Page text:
Teri: Advertisements are often like, ‘be the perfect husband, and buy this dress for your wife.’ All the marketing is assuming that someone is straight or cis gendered, and that’s not always the case. Queer people exist. What we’re trying to do is create an experience that is comfortable for anyone that wants to participate–even if they are straight. We want people to think, “Oh, okay! You aren’t assuming anything about my identity. You’re letting me decide that for myself.” We also want to empower queer designers and queer affiliated brands. We’re hoping to bring buyers and investors into the room to hopefully help connect them and elevate queer businesses.
Josh: What are you looking forward to the most in regards to your upcoming event?
Teri: Firstly, I hope everything runs smoothly and is successful, but I truly hope people say that it’s something that they have never seen before. I want it to be a real retail experience with clothing racks, cash registers and debit/credit machines. It’s not just an event; it’s an experience.
Josh: You have 30 seconds to think of a new slogan for QPOP–whether you use it afterward is up to you, but it will forever be in this profile!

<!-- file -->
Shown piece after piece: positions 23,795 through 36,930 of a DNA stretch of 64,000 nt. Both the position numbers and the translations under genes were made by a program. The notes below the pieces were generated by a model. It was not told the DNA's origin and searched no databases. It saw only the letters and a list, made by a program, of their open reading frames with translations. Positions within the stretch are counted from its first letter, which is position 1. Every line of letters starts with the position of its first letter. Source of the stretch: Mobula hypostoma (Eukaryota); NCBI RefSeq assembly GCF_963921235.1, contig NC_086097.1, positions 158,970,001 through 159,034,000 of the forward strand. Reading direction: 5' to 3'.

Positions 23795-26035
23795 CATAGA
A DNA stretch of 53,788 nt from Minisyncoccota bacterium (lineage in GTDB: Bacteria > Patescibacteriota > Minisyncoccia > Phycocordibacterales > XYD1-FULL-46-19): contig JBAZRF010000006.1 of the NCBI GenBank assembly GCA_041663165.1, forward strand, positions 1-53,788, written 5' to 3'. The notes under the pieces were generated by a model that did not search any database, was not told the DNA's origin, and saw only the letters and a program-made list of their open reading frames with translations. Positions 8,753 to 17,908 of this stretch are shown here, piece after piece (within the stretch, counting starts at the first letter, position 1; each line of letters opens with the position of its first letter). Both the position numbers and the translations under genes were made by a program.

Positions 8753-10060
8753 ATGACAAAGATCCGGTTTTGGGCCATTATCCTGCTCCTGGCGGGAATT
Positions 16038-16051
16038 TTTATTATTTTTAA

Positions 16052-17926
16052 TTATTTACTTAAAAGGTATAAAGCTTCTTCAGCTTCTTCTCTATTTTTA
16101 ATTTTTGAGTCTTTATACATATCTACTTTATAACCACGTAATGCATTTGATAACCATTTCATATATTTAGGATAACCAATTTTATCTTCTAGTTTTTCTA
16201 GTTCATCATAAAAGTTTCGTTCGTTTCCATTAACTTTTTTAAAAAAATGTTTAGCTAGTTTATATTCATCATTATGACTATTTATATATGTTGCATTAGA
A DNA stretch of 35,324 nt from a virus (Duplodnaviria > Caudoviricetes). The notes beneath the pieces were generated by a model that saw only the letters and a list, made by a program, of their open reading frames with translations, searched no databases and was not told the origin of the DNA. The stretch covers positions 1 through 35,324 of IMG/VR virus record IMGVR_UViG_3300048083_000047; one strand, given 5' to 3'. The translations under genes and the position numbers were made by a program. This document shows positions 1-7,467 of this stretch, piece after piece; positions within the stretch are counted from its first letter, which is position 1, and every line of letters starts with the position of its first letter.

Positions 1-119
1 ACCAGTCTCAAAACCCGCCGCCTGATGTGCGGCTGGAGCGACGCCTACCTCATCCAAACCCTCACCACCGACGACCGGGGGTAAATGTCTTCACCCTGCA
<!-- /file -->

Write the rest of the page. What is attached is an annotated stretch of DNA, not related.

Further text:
Teri: A new slogan! What about the one we already have!? What!? I’m so bad at this… So how about, ‘Now You See Me, Now You Don’t!’ I think it’s because I was browsing through a magic shop like an hour ago.
QPOP is one of many queer organizations that is trying to make the world more inclusive to gender minorities. By connecting with a network of LGBTQ* inclusive brands and organizations, they can collectively influence change in the way the queer community is perceived.
Teri’s website features a project she has been working on called “Transposing Beauty.” It is meant to challenge preconceived notions of how a man or woman should appear. Take a look by using the links below the image!
Teri’s Website: www.teritan.com (here you can find her Transposing Beauty project)
Interviewee: Teri Tan (@Ziddy10)
If you digged this article, you will LOVE these! Breaking Down LGBTQ Barriers: Sunny P. Leerasanthanah Talks Queer Fashion And Her Journey Being a Black Sheep: An Editorial Shoot makes Hijras feel Beautiful Orlando Shooting Spikes a Prickly LGBTQ+ Topic